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Eurolat lawmakers call for freedom in Cuba and fair elections in Venezuela

Thursday, May 19th 2011 - 07:46 UTC
Full article 3 comments
Strong messages to Hugo Chavez and Raul Castro Strong messages to Hugo Chavez and Raul Castro

Lawmakers from the European Union and Latin America meeting in Uruguay approved two resolutions on the lack of freedoms in Cuba and on the coming electoral process in Venezuela.

The resolutions were agreed during the two-day meeting in Montevideo of the Fifth Ordinary Plenary Session of the Euro-Latin American Parliamentary Assembly, Eurolat.

Regarding the Castro brothers regime lawmakers expressed solidarity with the “Cuban democrats that struggle inside and outside the island for freedom and full compliance with human rights in the Republic of Cuba”.

They also underlined support for the “legitimate aspiration of the people of Cuba for the immediate launching of a political and democratic transition process that fully respects the people’s sovereignty”.

Lawmakers expressed support for “the demands of freedom of the press, freedom of action for political parties in a pluralist framework, free democratic elections and equally fair conditions for parties and candidates” and similarly, solidarity with demands for the liberation of political prisoners in Cuba.

Regarding Venezuela Eurolat lawmakers expressed their satisfaction with the successful political measures taken by the opposition parties that are part of the Democratic Unified Panel to present a plural and democratic alternative for Venezuela's future.

They also urged the Venezuelan government to observe the basic conditions to ensure a fair election within the framework of full respect for human rights, freedom of expression and pluralism. Further, they urged authorities to “allow the presence of international observers”.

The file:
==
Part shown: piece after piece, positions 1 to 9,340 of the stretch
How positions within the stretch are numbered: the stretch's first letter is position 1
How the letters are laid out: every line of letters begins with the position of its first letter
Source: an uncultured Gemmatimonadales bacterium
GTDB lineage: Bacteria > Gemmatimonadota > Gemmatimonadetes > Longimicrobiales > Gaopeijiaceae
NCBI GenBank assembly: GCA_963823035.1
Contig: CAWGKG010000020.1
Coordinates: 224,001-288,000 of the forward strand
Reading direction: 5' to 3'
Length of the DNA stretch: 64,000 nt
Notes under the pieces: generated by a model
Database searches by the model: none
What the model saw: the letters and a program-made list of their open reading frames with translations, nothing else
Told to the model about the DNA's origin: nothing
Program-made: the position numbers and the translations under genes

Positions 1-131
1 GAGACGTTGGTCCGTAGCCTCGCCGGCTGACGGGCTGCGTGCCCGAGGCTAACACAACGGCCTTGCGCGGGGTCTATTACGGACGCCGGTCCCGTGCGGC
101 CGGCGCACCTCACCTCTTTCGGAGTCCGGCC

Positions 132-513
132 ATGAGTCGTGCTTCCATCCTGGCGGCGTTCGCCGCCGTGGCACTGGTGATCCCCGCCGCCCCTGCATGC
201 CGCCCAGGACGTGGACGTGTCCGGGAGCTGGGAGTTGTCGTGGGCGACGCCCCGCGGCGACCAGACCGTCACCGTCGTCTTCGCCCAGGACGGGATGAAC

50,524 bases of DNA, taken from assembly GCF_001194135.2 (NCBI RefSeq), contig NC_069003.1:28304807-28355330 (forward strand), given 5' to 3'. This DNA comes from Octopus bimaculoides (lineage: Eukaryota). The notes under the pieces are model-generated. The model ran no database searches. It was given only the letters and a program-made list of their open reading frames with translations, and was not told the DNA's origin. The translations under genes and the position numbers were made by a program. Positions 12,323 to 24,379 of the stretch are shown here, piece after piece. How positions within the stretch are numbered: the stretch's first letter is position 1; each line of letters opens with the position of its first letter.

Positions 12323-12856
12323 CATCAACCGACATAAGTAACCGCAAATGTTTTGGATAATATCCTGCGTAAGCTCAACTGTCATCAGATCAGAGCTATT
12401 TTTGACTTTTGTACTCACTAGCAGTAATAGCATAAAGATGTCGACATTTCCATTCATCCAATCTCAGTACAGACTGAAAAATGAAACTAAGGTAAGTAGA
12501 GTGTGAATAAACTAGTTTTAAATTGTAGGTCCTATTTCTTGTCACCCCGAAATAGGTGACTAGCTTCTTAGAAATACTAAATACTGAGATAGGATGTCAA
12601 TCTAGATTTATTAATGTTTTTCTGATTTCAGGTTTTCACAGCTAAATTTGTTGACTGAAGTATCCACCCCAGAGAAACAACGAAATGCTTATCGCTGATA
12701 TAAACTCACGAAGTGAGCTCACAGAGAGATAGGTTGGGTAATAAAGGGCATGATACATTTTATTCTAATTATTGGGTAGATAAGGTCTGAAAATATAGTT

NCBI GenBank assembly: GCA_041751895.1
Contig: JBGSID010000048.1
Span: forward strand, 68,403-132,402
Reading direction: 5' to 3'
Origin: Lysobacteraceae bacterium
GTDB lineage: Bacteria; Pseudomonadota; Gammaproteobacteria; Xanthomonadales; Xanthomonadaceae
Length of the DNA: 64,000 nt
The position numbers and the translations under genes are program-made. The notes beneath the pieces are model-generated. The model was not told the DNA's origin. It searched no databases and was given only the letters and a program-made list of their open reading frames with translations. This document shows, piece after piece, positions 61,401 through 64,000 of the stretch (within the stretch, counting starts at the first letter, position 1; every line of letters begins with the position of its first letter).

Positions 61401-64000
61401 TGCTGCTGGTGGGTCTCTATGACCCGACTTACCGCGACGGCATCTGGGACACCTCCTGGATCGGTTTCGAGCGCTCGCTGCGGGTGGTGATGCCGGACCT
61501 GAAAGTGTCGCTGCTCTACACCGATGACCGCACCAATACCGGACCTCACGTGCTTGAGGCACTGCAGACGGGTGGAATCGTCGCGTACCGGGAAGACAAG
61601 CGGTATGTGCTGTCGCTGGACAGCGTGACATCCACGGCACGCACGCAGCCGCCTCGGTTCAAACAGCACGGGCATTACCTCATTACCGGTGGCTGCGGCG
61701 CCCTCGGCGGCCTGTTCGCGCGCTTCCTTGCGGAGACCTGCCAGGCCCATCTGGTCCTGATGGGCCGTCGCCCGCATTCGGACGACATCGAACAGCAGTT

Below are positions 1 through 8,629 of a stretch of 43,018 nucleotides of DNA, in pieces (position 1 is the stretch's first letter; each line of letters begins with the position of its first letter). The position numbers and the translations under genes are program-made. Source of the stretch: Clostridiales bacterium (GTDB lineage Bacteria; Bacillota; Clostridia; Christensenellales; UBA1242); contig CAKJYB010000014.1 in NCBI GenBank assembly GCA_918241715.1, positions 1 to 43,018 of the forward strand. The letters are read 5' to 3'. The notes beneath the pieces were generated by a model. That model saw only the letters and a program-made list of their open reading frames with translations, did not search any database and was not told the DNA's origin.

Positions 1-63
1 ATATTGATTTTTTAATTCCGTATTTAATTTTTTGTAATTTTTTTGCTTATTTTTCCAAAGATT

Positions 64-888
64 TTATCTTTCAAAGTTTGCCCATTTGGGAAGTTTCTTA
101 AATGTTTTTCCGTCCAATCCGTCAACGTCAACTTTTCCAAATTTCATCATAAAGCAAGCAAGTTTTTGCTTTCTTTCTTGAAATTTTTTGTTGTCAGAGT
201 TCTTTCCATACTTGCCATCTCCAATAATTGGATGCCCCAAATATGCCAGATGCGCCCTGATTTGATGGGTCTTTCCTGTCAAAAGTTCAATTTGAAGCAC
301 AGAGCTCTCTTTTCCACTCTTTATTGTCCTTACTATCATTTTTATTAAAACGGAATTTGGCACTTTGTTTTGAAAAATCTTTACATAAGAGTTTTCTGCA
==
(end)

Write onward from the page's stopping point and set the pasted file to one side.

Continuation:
Eurolat lawmakers also requested the Venezuelan government to refrain from using state institutions to the service of a political party, from using public propaganda and from obstructing the actions of opposition political parties, so as to ensure respect for democratic coexistence.

The plenary sessions had the attendance of lawmakers from Uruguay, Spain, France, Chile, Mexico, Nicaragua, Venezuela, Slovakia, Italy, Paraguay, Luxemburg and Guatemala among others.

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  • GeoffWard

    The jaguar doesn't change his spots, but different jaguars have spots in slightly different places; and some are completely black.

    Self-appointed leaders maintained by self-created pseudo-democracy or by the dynasties allowed under 'communism' are not 'animals' that will willingly 'change their spots,' and some are so 'black' that their spots have coalesced and there is no edge to their darkness.

    There is no accommodation with the jaguar, and the same should hold true for its human equivalent.

    Yes, keep the human version safely caged so future generations can see and be taught about the danger of the beast unrestrained, but do make it a very strong cage.

    Then, if the people want to vote for the beast in the cage, there is scope for them changing their minds if everything goes scatalogical.

    May 19th, 2011 - 12:13 pm 0
  • geo

    the Jaguar is extincted animal leftover !

    May 19th, 2011 - 01:13 pm 0
  • JuanchoBeGood

    So now when Cuba is open their self to the market they start talking about freedom and stuff like that. There is something weird with this. and yes I agree that democracy is the way to go but at the same time we most regulate the popular vote or something like it happen in Germany after WW2 would happen againg...

    May 20th, 2011 - 06:53 am 0
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